The COVID-19 global pandemic brought many changes, some of them including new ways to shop. Out of the sudden, disposable masks and gloves were required, as well as single use plastic bags. As the weeks progressed and the quarantine/self-isolation continued, I thought of the ways I can continue, safely, to practice my sustainable shopping habits. Therefore, I would like to share them with you in the hopes that they will inspire you and perhaps give you some ideas moving forward.
1. I used, bagged and washed my reusable grocery bags
For the first few weeks, I was not allowed to use my reusable shopping bags and had to rely on the plastic ones provided by the stores. This did not sit well with me. Even though grocery plastic bags can be collected at the stores and then recycled, I knew that in the current circumstance they most likely won’t be due to the risk of spreading the infection. So after a while, I kept insisting to use my own, bagging the groceries myself (something I would offer to do anyway) and making sure that I washed them properly after each use. I also made a habit of only going shopping once a week and to a single store, to reduce the chances of contamination. As for the plastic bags that sometimes produce comes in, I simply wash them with soapy water, let them air dry and reuse again and again.
2. I asked for paper containers, cups and bags when using drive-through pick up
I do not eat out very often, nor do I use the drive-through very much, simply because I really enjoy cooking at home.
But, for the odd times when I needed an iced-cold coffee or a salad and had to make a stop whilst driving, I made sure to request, if it was available, all paper/cardboard and no plastic containers. The reason for this is that paper and cardboard will much easily and quickly biodegrade, whereas plastic, in hundreds of years (!). And given that our recycling center is momentarily closed, I wanted to reduce the impact on the environment as much as possible.
3. I brought my reusable coffee cup at my local coffee shops
And asked them kindly if they would prepare my drink in one of their in-house mugs and then, to let me pour it back into my own mug.
Which they did, and I am so grateful for it because it allowed me to avoid leaving with yet another plastic/paper/styrofoam coffee cup that would have ended up in the landfill. You can do the same. Ask your local coffee shop to use one of their own in-house mugs (like ceramic or porcelain) to prepare the drink and then, to allow you to pour the drink into your own reusable mug that you can then take with you.
4. I used sanitizer and washed my hands thoroughly instead of using plastic gloves
Since I rely on a car to get around (there is no city-wide public transport where I live) I knew that sanitizing my hands and everything I touched in the car will be the first thing I need to do after grocery shopping.
Then, washing my hands thoroughly, the surfaces and the reusable grocery bags. This at least allowed me to stop using gloves (which I have done at the very beginning) especially since their use has skyrocketed in the medical field due to the pandemic and continues to do so. I have also washed and reused my mask multiple times. It’s a little thing, but it adds up and balances the increased use of the plastic gloves in the medical field.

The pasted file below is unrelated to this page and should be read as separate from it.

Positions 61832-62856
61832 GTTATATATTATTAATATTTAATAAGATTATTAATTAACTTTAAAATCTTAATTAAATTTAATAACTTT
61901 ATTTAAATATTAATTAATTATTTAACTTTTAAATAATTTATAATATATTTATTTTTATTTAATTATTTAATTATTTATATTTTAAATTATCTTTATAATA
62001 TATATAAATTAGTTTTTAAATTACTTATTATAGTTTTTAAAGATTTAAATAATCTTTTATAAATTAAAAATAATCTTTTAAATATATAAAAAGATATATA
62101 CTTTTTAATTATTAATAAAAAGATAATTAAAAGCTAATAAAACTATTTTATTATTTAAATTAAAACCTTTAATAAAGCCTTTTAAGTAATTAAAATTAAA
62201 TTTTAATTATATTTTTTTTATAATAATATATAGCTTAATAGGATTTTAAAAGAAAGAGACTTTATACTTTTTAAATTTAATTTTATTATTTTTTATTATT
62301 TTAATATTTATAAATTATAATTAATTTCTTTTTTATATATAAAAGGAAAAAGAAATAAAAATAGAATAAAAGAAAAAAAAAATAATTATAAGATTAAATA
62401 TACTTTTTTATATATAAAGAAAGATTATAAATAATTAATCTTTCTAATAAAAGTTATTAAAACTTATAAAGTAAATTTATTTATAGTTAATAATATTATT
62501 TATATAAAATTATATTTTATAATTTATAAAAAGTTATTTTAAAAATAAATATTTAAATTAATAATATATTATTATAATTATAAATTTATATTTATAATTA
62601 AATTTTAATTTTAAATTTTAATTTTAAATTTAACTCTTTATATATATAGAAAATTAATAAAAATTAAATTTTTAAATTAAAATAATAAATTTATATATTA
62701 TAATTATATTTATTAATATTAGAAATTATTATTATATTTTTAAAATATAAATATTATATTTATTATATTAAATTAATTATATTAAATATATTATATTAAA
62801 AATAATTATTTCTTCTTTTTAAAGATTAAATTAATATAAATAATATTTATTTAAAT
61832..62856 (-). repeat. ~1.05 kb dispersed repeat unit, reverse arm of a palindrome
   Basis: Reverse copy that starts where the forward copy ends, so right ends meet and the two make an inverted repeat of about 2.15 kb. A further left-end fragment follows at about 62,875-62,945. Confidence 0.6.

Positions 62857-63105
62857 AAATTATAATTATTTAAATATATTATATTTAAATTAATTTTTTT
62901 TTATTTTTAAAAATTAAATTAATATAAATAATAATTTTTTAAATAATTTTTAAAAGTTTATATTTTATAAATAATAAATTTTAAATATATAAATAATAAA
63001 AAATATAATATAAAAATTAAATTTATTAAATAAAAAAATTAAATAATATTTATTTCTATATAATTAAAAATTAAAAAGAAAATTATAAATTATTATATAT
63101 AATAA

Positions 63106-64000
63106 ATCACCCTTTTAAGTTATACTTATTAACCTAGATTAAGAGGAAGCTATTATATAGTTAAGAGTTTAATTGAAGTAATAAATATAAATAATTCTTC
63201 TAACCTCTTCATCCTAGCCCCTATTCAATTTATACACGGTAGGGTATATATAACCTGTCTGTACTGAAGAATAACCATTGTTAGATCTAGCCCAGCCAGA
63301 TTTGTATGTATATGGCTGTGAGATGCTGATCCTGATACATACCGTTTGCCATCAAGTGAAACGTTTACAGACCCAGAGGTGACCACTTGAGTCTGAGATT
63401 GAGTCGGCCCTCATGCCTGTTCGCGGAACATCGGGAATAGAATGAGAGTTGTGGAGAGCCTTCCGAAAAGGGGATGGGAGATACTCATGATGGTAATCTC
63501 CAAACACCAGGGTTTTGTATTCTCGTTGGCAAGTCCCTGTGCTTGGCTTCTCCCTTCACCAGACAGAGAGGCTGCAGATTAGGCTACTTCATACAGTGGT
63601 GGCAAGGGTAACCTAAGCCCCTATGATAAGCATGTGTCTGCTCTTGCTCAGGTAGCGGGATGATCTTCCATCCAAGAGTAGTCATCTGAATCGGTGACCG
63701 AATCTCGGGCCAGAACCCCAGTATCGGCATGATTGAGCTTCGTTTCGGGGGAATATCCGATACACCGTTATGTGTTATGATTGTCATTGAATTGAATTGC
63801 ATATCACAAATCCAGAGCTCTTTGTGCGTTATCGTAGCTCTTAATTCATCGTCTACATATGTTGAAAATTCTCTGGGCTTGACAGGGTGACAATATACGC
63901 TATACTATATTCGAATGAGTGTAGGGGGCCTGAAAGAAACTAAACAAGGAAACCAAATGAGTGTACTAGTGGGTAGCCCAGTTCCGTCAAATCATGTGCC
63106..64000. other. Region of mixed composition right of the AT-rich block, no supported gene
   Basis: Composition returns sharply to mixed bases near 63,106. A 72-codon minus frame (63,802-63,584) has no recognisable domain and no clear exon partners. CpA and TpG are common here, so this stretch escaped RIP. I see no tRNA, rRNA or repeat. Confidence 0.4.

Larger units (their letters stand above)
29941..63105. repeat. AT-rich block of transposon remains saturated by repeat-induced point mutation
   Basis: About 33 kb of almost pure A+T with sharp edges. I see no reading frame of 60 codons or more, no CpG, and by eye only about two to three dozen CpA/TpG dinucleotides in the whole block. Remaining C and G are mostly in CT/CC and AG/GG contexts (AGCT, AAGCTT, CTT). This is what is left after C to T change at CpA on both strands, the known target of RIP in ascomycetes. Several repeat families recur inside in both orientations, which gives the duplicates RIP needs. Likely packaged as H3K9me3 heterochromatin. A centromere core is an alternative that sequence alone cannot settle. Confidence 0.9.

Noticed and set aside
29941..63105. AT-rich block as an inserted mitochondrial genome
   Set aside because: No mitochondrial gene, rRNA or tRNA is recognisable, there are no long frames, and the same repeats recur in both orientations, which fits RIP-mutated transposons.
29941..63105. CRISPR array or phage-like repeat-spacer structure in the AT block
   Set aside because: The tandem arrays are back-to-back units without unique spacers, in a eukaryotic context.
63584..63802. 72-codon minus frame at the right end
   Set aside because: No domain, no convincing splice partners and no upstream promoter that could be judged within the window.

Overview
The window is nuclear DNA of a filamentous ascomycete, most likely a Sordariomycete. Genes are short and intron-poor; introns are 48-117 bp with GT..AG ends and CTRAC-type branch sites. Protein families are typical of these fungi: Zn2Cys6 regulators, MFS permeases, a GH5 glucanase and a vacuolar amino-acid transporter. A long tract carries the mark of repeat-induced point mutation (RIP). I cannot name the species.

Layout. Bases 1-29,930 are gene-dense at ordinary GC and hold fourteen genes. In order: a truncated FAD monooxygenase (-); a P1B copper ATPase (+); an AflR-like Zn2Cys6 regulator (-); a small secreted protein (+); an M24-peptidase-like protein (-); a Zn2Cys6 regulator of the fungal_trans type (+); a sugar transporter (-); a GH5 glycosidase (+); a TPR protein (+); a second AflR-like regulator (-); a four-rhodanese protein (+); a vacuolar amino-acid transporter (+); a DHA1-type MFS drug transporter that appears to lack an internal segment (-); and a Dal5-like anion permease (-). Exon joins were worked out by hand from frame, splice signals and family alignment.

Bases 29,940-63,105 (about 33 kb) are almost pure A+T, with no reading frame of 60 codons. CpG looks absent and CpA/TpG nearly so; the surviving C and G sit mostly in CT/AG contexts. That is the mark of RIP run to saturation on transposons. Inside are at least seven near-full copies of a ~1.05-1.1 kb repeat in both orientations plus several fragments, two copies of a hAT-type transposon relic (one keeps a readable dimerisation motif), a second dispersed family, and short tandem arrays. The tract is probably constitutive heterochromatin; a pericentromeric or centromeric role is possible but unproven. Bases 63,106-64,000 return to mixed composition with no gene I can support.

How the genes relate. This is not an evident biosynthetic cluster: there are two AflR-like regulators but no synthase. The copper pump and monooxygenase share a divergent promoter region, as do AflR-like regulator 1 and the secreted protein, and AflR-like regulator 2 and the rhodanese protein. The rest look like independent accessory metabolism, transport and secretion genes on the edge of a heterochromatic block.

5. I washed and repurposed containers
As for the rest of the containers that food sometimes comes in, like glass jars and cans, I made sure to wash/reuse/re-purpose as many as I could, and generally stay away from plastic.
For example, when choosing between two similar products, let’s say peanut butter, I would go for the one in a glass jar, rather than the one bottled in plastic, because I can more easily re-purpose and recycle the glass one rather than the plastic (for example, all of my storage containers in the kitchen are repurposed glass jars). This has been of utmost importance to me since I found out that our local recycling center, which is closed at the moment, has stopped recycling plastic a year ago.
Of course, some of these measures may simply not work in your area, or perhaps you are already using them. However, I am super interested to hear about the ways in which you were able to keep shopping sustainably, if that was even a possibility in your area/city, and what changes you had to make in order to do so.
As always, please be kind to yourself. It has been a hard period of adjustment and for many of us, some of these methods may not work/are not feasible. So, just do the best you can, with what is available to you, knowing that even small changes, like washing and reusing the plastic bags or using reusable shopping bags, have an impact and contribute to a greener, sustainable consumerism.
A really neat thing about the habits mentioned above is that you can start using them now, and continue to do so, even when the pandemic will have finally subsided and we will all go back to a more predictable routine.
So let me know your thoughts on this and much love, and health to you!
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*photo found on pexels.com